Other than that the people are gold, music amazing and island beautiful.

          Alas, that’s just my take.

  11. “Meanwhile, when our own engineers graded our nation’s infrastructure, they gave us a ‘D.'”

    Was that before or after we dropped a cool $700BB on shovel-ready infrastructure projects?

    1. Exactly! Sorry Obama, but you already got your near trillion dollar infrastructure boondoggle. The fact that you spent it on a bunch of crap doesn’t mean that we should give you another shot at it.

      1. Seriously! I would think you could build some pretty f’ing awesome train tracks for $700 Billion. When I go to the mall to spend money just to spend money, at least I get an iPod out of it.

  12. I like the idea that because our infrastructure gets an arbitrary “D” rating, we should spend a whole bunch of money on a whole lot of NEW things, so that they can break down and turn to crap and get a “D” rating. The reason we get a “D” now is because maintenance is not splashy or sexy, but it is expensive. Try maintaining the stuff we have now, then we’d get a better grade.

    1. The “crumbling infrastructure” meme is a fantasy lefties use to justify more government spending. However, if we keep frittering away our borrowed money on trifles and continue to artificially hamper the economy, it will become a reality soon enough.

      1. Well, it’s not so much that it’s crumbling infrastructure. There are definitely maintenance requirements on roads and bridges, and frequently they don’t get maintained (have done inspection on plenty of bridges that need remediation). But it’s not fun, cool, or showy to open a new 2 lane bridge over a little creek. So those projects need to compete with the new capital projects for the same funding.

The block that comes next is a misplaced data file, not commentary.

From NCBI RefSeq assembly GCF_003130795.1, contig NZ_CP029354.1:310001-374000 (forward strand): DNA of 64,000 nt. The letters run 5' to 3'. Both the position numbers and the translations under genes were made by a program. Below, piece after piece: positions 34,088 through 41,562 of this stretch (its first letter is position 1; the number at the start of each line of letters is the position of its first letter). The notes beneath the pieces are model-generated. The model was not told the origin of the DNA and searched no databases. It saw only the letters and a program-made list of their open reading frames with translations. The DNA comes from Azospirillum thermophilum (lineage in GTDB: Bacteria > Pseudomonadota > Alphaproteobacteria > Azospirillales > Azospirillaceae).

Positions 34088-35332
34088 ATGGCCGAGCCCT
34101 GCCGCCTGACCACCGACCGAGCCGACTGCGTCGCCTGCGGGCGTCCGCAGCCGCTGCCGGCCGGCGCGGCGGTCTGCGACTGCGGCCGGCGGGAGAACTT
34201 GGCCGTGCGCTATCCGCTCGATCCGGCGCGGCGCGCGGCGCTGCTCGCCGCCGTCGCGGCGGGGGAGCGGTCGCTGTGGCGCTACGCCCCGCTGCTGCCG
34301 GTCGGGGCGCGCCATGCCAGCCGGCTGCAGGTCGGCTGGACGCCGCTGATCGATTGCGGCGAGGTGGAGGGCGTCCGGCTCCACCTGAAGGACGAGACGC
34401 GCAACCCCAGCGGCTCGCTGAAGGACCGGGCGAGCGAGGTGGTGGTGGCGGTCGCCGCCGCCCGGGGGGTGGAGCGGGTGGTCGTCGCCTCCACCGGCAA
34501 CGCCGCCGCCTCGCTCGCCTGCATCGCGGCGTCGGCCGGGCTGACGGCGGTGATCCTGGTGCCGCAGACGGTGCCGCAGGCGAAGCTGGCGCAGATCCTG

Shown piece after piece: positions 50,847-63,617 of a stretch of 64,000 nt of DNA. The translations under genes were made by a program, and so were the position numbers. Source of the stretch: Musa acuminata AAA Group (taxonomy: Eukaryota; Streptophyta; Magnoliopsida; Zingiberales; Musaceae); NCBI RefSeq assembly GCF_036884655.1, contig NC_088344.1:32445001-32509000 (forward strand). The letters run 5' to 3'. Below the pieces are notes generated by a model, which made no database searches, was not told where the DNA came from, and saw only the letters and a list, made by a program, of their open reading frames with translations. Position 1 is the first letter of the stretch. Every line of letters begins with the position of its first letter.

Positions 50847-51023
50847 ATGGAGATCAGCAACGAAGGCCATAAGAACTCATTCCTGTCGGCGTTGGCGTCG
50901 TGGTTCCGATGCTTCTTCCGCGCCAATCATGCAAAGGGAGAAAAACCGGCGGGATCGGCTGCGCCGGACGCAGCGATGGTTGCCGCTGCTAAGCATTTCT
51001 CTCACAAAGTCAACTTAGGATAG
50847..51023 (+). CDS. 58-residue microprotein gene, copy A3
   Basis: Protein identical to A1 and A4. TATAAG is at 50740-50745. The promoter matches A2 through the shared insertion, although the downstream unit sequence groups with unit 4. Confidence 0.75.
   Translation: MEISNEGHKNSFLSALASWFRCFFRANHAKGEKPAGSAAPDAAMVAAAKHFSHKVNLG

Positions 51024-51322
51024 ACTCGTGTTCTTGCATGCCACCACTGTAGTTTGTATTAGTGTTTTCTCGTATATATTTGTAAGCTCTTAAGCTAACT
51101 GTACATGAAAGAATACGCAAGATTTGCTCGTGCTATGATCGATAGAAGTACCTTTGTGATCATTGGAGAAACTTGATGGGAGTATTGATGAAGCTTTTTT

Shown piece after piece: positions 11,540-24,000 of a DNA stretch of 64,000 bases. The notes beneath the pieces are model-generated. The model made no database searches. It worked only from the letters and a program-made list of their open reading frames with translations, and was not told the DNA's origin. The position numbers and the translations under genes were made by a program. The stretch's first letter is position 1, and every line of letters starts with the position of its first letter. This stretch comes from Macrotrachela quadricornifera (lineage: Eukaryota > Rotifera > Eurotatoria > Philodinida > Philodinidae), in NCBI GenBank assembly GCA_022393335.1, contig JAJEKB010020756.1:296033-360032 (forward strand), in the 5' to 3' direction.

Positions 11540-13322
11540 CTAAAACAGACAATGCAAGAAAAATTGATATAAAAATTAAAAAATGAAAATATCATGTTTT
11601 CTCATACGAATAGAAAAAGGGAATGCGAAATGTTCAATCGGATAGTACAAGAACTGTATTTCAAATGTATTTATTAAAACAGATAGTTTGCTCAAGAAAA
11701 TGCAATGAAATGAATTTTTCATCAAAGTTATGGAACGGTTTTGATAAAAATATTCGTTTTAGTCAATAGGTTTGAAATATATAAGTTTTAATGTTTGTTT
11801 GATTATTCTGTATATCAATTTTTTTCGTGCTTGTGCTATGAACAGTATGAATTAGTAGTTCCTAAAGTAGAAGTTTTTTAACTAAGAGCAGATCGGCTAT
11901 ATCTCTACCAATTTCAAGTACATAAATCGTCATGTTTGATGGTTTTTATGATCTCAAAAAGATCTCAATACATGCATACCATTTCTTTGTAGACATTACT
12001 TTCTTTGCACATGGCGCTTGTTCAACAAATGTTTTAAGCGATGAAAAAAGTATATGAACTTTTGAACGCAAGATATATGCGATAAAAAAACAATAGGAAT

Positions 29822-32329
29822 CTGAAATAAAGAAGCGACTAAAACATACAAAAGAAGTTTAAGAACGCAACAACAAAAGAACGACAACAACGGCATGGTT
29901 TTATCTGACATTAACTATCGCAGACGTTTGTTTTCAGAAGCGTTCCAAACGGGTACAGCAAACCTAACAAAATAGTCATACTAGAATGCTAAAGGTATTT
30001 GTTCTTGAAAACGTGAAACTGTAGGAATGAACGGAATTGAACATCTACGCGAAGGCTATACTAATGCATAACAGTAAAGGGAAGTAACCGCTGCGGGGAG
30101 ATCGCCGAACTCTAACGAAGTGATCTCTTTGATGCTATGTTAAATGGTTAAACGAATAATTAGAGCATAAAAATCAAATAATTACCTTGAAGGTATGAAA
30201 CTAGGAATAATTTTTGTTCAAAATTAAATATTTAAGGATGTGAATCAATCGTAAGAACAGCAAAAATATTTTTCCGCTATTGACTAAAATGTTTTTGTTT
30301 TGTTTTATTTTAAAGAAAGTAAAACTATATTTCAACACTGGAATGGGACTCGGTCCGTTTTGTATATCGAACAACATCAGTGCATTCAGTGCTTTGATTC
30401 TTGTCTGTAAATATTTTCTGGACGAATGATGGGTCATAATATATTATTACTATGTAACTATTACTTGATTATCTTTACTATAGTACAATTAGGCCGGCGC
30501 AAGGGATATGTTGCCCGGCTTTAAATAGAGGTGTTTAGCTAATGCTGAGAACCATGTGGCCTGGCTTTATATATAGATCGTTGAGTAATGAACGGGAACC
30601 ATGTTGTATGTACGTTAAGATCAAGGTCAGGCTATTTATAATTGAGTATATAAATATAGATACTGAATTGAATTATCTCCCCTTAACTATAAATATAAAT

1. Imagine:
          “Congressman Porkbutt Inspection”
          Or:
          “Congressman Porkbutt Bridge”
          Tell us, Porkbutt, where are you going to spend the money?

  13. “You can’t compare China and the U.S. when it comes to high-speed rail”

    You can if you’re stupid.

  14. The biggest problems with highspeed rail will be cost and eminent domain. Land rights are a cornerstone of the liberty in the US. Capturing all the land needed for this simply will not happen without extensive litigation. Laying out a rail system in a convenient and useful manner will be impossible. Too many individuals and corporations will be able to lobby Congress to prevent a sensible layout. “Not in my backyard” syndrome will prevail….and rightfully so. If I found that my family’s farm land in Kansas would have a rail running through it, I know it would be upsetting. Its not just a small strip as wide as a rail line either. It requires easements, access, etc.

    Lastly, the cost will be astronomical. I could run on and on over this one. Unions labor rates will create such a cost prohibitive pricing model for the construction that it simply cannot be affordable.

  15. Calm down, Booger. If CA shows us anything, its that high speed rail isn’t something to be built, its something to be studied.

    At great expense.

    By politically connected firms.

    Forever and ever, amen.

    1. Astute observation my man +1000.

  16. God, this country is an international laughingstock. Our airports are crumbling, are bridges fall down, our cities are crime-ridden and uninhabitable, our schools are failing and our prisons are full, our army is overextended chasing phantom terrorists in caves.